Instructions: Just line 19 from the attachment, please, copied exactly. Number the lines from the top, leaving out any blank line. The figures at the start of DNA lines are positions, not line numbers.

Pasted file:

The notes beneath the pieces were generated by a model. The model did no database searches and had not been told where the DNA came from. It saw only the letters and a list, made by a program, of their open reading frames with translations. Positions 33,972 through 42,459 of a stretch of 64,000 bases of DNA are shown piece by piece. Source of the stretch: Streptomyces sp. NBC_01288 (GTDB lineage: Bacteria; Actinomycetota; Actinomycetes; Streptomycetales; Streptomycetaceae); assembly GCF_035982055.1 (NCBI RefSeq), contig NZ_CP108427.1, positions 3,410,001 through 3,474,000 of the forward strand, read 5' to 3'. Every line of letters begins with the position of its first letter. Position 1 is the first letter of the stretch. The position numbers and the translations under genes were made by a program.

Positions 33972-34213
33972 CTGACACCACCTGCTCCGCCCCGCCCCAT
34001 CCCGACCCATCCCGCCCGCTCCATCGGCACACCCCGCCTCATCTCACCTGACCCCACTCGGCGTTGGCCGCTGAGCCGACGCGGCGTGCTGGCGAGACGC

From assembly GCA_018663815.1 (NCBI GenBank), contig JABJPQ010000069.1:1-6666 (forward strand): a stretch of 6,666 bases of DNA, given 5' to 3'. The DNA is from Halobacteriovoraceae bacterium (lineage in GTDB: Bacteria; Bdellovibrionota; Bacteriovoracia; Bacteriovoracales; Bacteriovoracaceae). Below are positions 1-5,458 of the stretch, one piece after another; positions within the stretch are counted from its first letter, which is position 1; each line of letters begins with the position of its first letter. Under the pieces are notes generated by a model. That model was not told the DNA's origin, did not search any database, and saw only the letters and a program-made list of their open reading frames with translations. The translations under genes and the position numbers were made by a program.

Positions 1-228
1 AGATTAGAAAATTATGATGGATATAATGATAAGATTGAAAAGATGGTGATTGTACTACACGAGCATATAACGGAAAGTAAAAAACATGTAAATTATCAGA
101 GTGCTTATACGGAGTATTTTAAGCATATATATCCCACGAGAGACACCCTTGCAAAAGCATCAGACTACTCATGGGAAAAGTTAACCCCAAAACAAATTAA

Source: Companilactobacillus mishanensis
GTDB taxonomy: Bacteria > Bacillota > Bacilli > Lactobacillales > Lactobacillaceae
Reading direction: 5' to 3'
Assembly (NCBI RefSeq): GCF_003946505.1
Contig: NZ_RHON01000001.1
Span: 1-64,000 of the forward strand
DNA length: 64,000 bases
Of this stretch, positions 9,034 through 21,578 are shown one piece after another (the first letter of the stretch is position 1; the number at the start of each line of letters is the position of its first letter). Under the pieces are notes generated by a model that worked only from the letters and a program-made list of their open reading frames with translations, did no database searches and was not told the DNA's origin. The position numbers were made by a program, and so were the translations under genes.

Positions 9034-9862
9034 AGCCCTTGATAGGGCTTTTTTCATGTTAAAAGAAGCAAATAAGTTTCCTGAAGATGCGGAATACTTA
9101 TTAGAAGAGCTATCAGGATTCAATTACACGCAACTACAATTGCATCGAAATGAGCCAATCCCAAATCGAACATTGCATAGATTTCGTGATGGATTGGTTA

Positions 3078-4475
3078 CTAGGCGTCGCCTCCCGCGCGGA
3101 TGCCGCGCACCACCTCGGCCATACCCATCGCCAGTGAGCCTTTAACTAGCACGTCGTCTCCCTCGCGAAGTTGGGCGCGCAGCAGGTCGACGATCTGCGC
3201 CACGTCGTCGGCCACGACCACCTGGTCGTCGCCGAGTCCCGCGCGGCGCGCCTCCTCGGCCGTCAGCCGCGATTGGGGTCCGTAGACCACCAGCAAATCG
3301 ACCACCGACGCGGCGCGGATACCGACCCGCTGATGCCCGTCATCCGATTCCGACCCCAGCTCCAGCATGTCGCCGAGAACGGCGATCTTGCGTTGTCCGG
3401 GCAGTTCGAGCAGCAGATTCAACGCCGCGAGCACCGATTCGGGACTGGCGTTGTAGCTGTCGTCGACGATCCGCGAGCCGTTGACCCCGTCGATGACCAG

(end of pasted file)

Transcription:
9101 TTAGAAGAGCTATCAGGATTCAATTACACGCAACTACAATTGCATCGAAATGAGCCAATCCCAAATCGAACATTGCATAGATTTCGTGATGGATTGGTTA